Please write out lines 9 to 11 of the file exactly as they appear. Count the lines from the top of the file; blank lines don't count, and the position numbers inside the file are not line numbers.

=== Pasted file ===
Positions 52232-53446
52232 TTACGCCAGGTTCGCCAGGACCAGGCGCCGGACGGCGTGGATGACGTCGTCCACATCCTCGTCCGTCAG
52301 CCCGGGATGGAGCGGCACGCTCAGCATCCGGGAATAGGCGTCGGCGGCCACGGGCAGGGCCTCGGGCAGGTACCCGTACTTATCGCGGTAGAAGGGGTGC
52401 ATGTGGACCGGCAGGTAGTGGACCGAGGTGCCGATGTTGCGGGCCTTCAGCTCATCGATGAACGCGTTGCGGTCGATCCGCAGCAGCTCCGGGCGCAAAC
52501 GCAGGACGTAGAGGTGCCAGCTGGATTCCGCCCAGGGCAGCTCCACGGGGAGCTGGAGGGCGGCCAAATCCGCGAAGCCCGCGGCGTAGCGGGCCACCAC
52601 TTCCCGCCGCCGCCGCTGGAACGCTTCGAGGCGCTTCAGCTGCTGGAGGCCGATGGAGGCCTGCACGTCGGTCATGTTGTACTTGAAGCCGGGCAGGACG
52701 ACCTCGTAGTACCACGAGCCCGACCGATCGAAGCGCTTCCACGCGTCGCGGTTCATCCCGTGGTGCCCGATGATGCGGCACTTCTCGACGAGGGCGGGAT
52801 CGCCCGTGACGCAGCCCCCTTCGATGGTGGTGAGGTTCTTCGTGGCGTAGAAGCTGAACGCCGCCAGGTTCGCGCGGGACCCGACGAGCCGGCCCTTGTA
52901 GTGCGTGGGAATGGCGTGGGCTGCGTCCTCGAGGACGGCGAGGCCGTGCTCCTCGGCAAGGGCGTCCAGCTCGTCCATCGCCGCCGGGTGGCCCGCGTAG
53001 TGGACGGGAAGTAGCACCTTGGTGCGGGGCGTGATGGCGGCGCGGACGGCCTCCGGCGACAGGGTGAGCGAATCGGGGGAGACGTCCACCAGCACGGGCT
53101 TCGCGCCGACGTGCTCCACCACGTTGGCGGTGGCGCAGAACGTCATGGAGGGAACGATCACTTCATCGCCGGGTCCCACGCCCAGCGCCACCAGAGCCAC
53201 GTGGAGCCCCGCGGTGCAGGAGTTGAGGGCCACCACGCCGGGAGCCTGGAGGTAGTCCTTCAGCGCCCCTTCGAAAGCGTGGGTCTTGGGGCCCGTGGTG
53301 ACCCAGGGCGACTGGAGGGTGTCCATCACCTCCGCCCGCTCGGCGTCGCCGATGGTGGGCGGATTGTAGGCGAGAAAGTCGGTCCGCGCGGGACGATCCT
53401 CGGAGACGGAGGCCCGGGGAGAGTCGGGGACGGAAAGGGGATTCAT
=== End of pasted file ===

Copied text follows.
52901 GTGCGTGGGAATGGCGTGGGCTGCGTCCTCGAGGACGGCGAGGCCGTGCTCCTCGGCAAGGGCGTCCAGCTCGTCCATCGCCGCCGGGTGGCCCGCGTAG
53001 TGGACGGGAAGTAGCACCTTGGTGCGGGGCGTGATGGCGGCGCGGACGGCCTCCGGCGACAGGGTGAGCGAATCGGGGGAGACGTCCACCAGCACGGGCT
53101 TCGCGCCGACGTGCTCCACCACGTTGGCGGTGGCGCAGAACGTCATGGAGGGAACGATCACTTCATCGCCGGGTCCCACGCCCAGCGCCACCAGAGCCAC